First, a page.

David continued to read from the report. “Survived, along with her parents. Vital in rebuilding computer networks and pioneer of the concept of remote technology re-creation. Born early in the twenty-third century, probable redhead, small strawberry birthmark on left instep.”
Something in his words penetrated the veil of despair that had engulfed her. Leaping to her feet, she repeated, “Small strawberry birthmark? That isn't me, David! It's my sister, Bex.
the one with the birthmark.
the computer skills.”
David's dark eyebrows drew together. “But it says Elizabeth McAdams, not Bex.”
Now Zee was laughing. “It's an old family tradition. All the daughters are named Elizabeth, then they choose their own nicknames. Zee and Bex are both nicknames for Elizabeth. My father's mother was Lissa, her mother was Betty, and on and on, way back to the first Elizabeth McAdams. Bex an Essential! How awesome is
It was odd knowledge to possess, but it made it easier for Zee to leave her family behind. Yet deep in her heart, she still found it hard to accept that she would never see them again.
There was still light in the sky when they reached the space elevator, a taut, immensely strong cable anchored above the atmosphere near the equator. Through the small porthole of the pressurized capsule that carried them up, Zee could see the last of the sun's rays. Then they rose above the atmosphere and the light vanished, filling the porthole with dark space. Just above them was the object everyone on Earth believed was an Omuran spacecraft. In reality, it was H-Fax, the human fax facility that would destroy every cell in her body after copying its molecular data and sending it fifteen hundred years into the future.
David had warned her about the pain. “You'll only feel it for a moment,” he'd said. “Thenânothing, until you're recombined.”
The cold of space radiated through the glass, and Zee turned away. David took her hand in his and did not let go, even when the elevator floated to a stop and a digitized voice said, “Docking initiated.”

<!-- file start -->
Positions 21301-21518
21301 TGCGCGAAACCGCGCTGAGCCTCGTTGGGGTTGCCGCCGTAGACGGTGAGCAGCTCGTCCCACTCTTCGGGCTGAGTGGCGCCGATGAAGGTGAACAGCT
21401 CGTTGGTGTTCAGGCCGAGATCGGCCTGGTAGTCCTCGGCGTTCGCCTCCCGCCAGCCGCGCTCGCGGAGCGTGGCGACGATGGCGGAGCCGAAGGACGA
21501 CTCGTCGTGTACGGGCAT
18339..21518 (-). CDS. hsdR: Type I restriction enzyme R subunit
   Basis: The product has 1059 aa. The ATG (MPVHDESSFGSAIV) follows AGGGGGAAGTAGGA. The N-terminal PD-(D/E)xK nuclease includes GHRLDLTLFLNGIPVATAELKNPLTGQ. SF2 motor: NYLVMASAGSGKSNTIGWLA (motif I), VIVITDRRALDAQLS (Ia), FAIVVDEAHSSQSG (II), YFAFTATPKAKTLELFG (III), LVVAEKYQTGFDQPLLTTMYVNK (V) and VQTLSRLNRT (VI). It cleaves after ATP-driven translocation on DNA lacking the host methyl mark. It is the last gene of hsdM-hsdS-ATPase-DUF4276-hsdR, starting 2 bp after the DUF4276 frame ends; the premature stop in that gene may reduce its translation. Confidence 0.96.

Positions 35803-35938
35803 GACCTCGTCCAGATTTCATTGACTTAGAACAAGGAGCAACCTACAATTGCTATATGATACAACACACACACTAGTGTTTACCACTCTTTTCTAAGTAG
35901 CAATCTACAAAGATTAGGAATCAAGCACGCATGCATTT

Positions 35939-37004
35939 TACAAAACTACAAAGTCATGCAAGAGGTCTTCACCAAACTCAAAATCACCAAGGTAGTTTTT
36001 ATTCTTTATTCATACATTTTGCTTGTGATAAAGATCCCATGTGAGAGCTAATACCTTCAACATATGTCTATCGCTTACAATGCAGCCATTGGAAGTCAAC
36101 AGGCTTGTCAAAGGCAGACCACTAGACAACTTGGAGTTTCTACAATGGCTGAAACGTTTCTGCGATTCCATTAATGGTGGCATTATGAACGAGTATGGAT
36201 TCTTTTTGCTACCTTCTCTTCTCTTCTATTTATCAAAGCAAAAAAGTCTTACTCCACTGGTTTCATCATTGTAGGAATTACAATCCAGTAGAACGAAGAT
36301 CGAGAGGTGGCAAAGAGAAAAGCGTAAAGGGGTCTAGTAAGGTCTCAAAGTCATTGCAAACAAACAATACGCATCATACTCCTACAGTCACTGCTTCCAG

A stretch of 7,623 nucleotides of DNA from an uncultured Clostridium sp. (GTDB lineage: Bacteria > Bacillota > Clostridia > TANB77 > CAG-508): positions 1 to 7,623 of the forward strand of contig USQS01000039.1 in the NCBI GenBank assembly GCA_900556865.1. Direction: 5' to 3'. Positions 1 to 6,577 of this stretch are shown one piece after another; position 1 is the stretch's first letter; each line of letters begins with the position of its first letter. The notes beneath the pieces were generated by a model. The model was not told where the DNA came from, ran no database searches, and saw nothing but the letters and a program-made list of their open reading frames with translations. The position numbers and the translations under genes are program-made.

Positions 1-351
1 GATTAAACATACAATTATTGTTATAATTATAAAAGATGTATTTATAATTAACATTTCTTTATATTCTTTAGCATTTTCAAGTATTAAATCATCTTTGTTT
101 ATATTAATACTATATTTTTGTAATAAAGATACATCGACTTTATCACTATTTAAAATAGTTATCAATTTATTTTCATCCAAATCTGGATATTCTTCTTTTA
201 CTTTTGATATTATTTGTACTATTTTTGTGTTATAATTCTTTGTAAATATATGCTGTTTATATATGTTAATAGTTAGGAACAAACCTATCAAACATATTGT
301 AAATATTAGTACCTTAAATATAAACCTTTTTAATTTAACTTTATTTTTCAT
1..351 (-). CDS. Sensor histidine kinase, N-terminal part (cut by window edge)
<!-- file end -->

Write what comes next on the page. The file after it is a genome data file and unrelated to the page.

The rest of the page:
The fluttery feeling in Zee's chest increased. She had officially left Earth. In less than an hour, the body and mind she inhabited would have died and been re-created somewhere in the distant future. What if she screamed when she felt the searing pain? What if the transmission went astray and she was lost forever? What if data was garbled and she got recombined in some horrible way?
Zee's pulse accelerated, even though David had assured her that accidents were “almost unheard of.” He'd explained everything that would happen and promised that, despite the pain and discomfort of transmission, she would look and feel completely like herself. Zee hoped so. She was nervous about meeting David's parents, whom they were staying with for a few days before moving to the small apartment David had in central London. “I love you, Zee,” David had assured her. “They'll love you too.” But Zee wasn't so sure and didn't know what to expect. Worse, she didn't know what
expect. David had talked about his brother, Paul, a lot, and sometimes about his little sister, Fiona. But other than telling Zee he'd grown up in the suburbs of London and his father had once been a Time Fleeter, he'd said almost nothing about them. Had she already come between him and his family? Were they angry that he was bringing home someone from the distant past?
*Â Â Â *Â Â Â *